Film Review: Milkwater
Director: Morgan Ingari
Enfant Terrible Films
As a queer person, it’s been interesting to watch movie studios grapple with LGBTQ+ inclusivity in the media they produce. Especially for films that have a larger financial backing—such as last year’s Happiest Season—there’s a very apparent identity crisis about who the movie is for: Is it for straight people? Queer people? Are they trying to do both? The production companies know they need to appeal to demands for equal representation, but they also need to ensure that they’re making a guaranteed profit. The result is usually a mishmash of in-group references mixed with Dan Levy, all coated in awkward messaging about how we’re “really all the same after all.” It’s not just big studio movies that have this problem either—even smaller productions like Milkwater still struggle to determine its target audience.
This debut feature from writer-director Morgan Ingari follows Milo (Molly Bernard, The Intern), who struggles to find her place in the rapidly evolving landscape of adulthood while her best friend grapples with pregnancy. After a chance meeting with Roger (Patrick Breen, The Assistant, Galaxy Quest), a single gay man in his ‘50s, Milo decides on a whim to become the surrogate mother for his child. However, as the baby begins to grow, so do the strains of Milo and Roger’s relationship.
Feeling plucked straight out of the 2000s indie-core scene, Milkwater is perfectly styled after the early works of Miranda July or even films like Frances Ha: It’s a Millennial-Brooklyn-coffee-shop-Zooey–Deschanel vibe. Ingari creates this tone through several heavy needle drops, plenty of quips and one-liners; most of all through Milo, who, as a result of her chronic inner turbulence, is recognizable as the “quirky girl” archetype. All of these qualities are easy to point out and joke about, but they aren’t bad in and of themselves and actually show Ingari’s—intentional or not—aptitude in employing genre conventions.
By using this familiar aesthetic of “indie films,” Ingari is able to fit Milkwater into a kind of cultural lexicon and normalize the experiences of queer people. Showing Roger’s struggles as a gay man in a style that recalls Ghost World, Juno, 500 Days of Summer, etc. is a clever way for a director to reach a wider audience and give these stories the same significance. Additionally, the film reveals some of the barriers that queer people face in their lives in a non-confrontational way, which is great for a more casual audience who might not have a lot of real-life interactions with LGBTQ+ people.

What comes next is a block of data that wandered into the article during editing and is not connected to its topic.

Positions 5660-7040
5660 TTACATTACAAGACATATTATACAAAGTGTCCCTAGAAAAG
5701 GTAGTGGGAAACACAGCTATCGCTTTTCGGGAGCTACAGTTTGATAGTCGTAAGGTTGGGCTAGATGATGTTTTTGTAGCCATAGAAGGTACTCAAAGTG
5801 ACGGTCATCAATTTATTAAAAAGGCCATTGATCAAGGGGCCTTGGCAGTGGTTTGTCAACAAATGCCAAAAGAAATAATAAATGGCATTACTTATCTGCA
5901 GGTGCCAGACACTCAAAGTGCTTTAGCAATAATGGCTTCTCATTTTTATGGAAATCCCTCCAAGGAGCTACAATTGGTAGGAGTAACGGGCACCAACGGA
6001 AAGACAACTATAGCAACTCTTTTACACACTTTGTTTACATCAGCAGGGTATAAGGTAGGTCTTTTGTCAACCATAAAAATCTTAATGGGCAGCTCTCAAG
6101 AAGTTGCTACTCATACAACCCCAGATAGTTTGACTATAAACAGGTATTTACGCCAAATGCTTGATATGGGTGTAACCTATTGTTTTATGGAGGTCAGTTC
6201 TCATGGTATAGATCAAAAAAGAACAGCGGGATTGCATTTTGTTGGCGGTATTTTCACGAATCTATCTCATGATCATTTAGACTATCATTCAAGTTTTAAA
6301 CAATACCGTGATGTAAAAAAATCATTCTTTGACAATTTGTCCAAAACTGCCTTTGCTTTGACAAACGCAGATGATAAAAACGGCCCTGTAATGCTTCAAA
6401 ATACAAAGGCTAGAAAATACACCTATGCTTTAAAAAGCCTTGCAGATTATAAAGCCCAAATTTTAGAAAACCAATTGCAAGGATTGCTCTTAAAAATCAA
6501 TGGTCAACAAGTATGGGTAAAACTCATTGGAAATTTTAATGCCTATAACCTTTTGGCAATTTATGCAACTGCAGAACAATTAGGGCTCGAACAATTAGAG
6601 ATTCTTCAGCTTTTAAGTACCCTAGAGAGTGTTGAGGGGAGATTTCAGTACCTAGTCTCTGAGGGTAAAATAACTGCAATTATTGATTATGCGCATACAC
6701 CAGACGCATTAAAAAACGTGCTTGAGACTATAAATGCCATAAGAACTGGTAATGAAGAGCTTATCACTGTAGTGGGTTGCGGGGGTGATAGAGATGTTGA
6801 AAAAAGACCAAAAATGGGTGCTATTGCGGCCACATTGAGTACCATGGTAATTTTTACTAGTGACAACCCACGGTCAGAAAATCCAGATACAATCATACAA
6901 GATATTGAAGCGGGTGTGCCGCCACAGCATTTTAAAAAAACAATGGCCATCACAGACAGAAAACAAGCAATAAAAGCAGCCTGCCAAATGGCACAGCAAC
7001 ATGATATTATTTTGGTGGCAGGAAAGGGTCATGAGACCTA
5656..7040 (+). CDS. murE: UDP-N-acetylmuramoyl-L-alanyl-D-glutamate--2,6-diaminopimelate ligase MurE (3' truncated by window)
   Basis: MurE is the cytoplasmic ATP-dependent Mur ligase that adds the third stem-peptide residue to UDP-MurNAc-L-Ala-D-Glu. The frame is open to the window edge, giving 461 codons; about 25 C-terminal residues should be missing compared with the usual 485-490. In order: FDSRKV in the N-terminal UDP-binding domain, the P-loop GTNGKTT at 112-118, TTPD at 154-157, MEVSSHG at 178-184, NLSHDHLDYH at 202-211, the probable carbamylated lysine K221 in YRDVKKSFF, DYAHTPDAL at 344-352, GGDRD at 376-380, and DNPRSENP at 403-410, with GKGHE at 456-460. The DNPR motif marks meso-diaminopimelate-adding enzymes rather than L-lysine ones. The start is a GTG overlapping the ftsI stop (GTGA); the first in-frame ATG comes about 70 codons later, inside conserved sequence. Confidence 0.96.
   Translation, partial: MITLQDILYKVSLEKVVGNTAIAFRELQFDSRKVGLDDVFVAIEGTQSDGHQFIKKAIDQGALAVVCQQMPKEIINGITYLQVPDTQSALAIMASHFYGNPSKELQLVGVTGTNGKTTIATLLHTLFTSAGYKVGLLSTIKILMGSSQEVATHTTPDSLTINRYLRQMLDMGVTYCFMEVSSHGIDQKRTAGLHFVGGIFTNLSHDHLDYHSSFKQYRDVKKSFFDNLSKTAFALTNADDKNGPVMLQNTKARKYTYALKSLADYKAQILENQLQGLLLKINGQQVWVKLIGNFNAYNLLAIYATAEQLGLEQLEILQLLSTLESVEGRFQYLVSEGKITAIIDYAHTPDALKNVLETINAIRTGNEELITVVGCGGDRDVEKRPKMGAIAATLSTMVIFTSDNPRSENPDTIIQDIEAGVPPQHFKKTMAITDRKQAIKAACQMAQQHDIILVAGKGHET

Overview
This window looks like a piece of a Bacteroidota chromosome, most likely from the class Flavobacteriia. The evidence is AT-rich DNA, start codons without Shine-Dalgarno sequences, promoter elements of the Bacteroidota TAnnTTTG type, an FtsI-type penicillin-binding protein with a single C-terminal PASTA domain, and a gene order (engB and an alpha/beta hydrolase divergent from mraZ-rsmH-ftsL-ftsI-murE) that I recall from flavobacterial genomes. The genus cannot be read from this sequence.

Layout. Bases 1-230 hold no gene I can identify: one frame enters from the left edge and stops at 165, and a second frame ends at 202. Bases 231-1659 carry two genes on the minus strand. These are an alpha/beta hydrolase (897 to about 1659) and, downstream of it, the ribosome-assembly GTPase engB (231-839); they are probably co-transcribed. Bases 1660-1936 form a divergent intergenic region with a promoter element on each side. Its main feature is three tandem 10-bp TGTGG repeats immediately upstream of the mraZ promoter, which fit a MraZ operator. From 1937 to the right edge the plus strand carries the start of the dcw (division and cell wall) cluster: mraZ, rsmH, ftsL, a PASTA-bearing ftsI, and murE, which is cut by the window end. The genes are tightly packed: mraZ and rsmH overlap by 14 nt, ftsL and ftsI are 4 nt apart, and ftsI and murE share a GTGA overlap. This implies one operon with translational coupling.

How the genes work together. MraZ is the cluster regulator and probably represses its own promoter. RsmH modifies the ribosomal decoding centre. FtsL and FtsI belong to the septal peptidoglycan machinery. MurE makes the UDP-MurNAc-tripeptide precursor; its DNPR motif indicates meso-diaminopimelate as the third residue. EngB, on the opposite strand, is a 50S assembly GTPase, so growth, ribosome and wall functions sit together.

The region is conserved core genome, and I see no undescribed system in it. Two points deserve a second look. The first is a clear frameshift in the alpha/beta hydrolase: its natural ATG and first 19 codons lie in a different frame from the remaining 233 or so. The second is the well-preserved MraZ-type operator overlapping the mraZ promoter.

The problem with making a film for this audience is that it becomes a watered-down portrait of the community it’s supposed to be representing. One of the film’s major conflicts comes from the legal contract Roger and Milo sign for the child. As dense and legally binding documents, these contracts can be enormously prohibitive—especially for anyone without swaths of privilege—and any scrutiny reveals the extent to which legal systems are in place to disadvantage or outright block out LGBTQ+ families. But Ingari chooses to show very little of this nuance. Instead, the film frames the intensity of the contract as part of Roger’s increasing dominance as a parent and Milo’s concerns of signing it as her twee paranoia. These aren’t just oversimplifications—they are not the reality of the situation.
On top of this, the overall plot follows Milo and Roger’s journey with the child, but a lot of what happens in between all of that concerns Milo’s relationships with her friends, co-workers, romantic interests and how her spontaneity gets in the way of all these relationships. The queer story here becomes a backdrop as the film becomes about a straight woman dealing with the consequences of her actions. Queer people do not exist to inspire straight people to be kinder and more responsible—let’s put that narrative to rest.
At the same time that I admire Ingari’s ability to make something as complicated as surrogacy more approachable, I am also deeply troubled by the ways in which the film makes the queer experience more palatable at the cost of reality. Creating queer films right now is difficult because it seems that a director has to decide between making a truthful movie or one that will be seen. Luckily, this isn’t always the case, and recent films such as Shiva Baby have excellently shown the complexities of queer life without trying to fit our stories into homogeneous molds. With the success and availability of such films, it’s hard to make exceptions for anything lesser.
Milkwater is a nice enough time if you’re not really digging into it. The film has solid performances, with some tender scenes from Bernard and Breen in particular. It’s well-paced, produced and feels comfortable to watch. But the more I think about it, the more frustrated I get that movies like this are still being made and that conversations of queer life in mainstream media are still so surface level. –Aidan Croft